Stephen Curry accepts the award for Best Male Athlete at the ESPY Awards in Los Angeles on Wednesday evening. (Chris Pizzello/Invision via AP)

Best Male Athlete: More Curry-ency

So this is euphoria, Steph Curry must have thought Wednesday night, in what seemed his apex in life. He was named Best NBA Player at the ESPY Awards and then won Best Male Athlete, outclassing the ubiquitous J.J. Watt, Aaron Rodgers and that LeBron James wide-load he trumped in the Finals. He got to hear James sheepishly accept honors for Best Championship Performance — “Second place got me this?” — before he looked at Curry and other Warriors in the house and said, “You guys were unbelievable and deserved everything. You inspired me once again.”

He delivered a tribute speech to the late Lauren Hill, the college basketball player who kept competing with an inoperable brain tumor. He saw his co-Splash Brother, Klay Thompson, nominated for Best Record-Breaking Performance after his 37-point third quarter. He watched Steve Kerr, a rookie no more, nominated for Best Coach/Manager. He watched himself advance through a bracket-style Best Play category, though he wasn’t going to beat Odell Beckham Jr.’s stretch catch.

What could be cooler for a young man of 27, still awaiting his prime?
“We’re celebrating our season,” Prince Steph said inside the theater in Los Angeles. “We’re celebrating sports, that’s why we’re here.”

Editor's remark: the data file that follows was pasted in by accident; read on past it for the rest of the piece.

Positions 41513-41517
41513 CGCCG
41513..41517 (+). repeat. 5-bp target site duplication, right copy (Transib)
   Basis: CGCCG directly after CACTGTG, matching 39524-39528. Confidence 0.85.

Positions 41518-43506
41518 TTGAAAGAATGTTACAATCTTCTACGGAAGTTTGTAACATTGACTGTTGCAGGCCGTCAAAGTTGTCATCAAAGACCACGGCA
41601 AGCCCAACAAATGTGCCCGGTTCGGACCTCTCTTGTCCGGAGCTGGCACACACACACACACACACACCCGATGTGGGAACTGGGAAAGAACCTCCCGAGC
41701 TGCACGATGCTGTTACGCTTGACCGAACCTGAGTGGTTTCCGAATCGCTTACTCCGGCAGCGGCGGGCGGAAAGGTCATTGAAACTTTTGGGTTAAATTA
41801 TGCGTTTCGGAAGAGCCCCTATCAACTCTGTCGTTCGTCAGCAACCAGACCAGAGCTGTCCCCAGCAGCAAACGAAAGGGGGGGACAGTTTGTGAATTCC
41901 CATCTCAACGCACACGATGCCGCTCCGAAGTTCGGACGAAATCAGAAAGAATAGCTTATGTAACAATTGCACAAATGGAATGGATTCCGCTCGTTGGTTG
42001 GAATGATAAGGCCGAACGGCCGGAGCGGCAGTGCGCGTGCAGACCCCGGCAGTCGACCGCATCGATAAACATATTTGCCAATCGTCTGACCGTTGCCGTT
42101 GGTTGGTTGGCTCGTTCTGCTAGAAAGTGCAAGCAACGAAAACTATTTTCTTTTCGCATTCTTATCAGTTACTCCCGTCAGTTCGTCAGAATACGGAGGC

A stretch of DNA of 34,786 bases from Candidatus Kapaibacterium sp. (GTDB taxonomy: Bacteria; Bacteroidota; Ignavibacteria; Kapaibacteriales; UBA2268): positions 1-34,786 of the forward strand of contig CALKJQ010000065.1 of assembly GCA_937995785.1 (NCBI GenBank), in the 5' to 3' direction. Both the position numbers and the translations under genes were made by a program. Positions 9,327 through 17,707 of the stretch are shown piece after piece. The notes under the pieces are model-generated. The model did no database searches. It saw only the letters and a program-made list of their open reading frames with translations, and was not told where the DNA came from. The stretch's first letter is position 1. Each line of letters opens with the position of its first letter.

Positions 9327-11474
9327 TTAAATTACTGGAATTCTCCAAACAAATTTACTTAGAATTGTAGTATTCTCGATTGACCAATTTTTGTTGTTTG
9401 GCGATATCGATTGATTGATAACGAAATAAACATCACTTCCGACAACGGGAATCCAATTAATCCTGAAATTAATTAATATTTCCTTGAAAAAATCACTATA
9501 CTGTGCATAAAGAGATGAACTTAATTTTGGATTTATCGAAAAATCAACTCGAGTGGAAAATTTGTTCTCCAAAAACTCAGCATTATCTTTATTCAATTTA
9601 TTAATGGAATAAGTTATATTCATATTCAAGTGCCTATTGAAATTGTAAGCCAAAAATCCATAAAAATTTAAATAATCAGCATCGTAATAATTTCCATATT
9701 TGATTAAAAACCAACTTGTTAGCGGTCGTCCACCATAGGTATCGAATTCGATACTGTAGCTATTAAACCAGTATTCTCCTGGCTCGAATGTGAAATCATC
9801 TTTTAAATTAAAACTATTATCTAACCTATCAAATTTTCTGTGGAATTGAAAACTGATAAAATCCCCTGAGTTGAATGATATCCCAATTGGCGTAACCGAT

This came days after his wife gave birth to their second daughter, Ryan Carson, a sis for the world-famous Riley. And that addition came a month after he and his father smoked cigars near dawn outside Morton’s steakhouse in Cleveland, celebrating a championship atop an MVP season. He seems to have it all. What could be more rewarding?

“It’s been crazy,” said Curry, still humble. “Riley has been quiet when the baby is sleeping, so we’re off to a good start. I’ve changed one diaper so far.”

“Only one?” ESPN’s Hannah Storm wondered.

“Coincidence,” he said. “Got more work to do.”

He’s the greatest long-range shooter in basketball history, a skill relatable to any of us who’ve played H-O-R-S-E in a driveway. He has the highest-selling jersey in the league, in part because he’s a champ but also because he’s among the most dazzling entertainers in sports. He could endorse almost any product he wants, so long is his list of suitors. He’s investing in Silicon Valley, developing a social media app that allows athletes and other well-known people to have “personal” interactions with fans. He doesn’t have an enemy that we know of, and anyone who tries to discredit him, such as Charles Barkley, is instantly frozen out with four words — “I don’t really care” — much like Matthew Dellavedova on that crossover and
stepback.

How does it possibly get any better for this craze/phenomenon/tour de force?

Oh, it will.

With every trophy, every honor and every new fan acquired, Curry’s ultimate bill adds more zeroes. Assuming he avoids slamming his head on the hardwood and any potion that will erode his magical shooting stroke, he is veering headlong toward a payday that will rank among the biggest in sports. His ascent as a mass-appeal, all-demographics item coincides with the astronomical rise of the league’s salary cap, which, fueled by a $24 billion television deal, should soar to at least $115 million by July 2017 — which so happens to be the summer when Curry’s contract with the Warriors expires.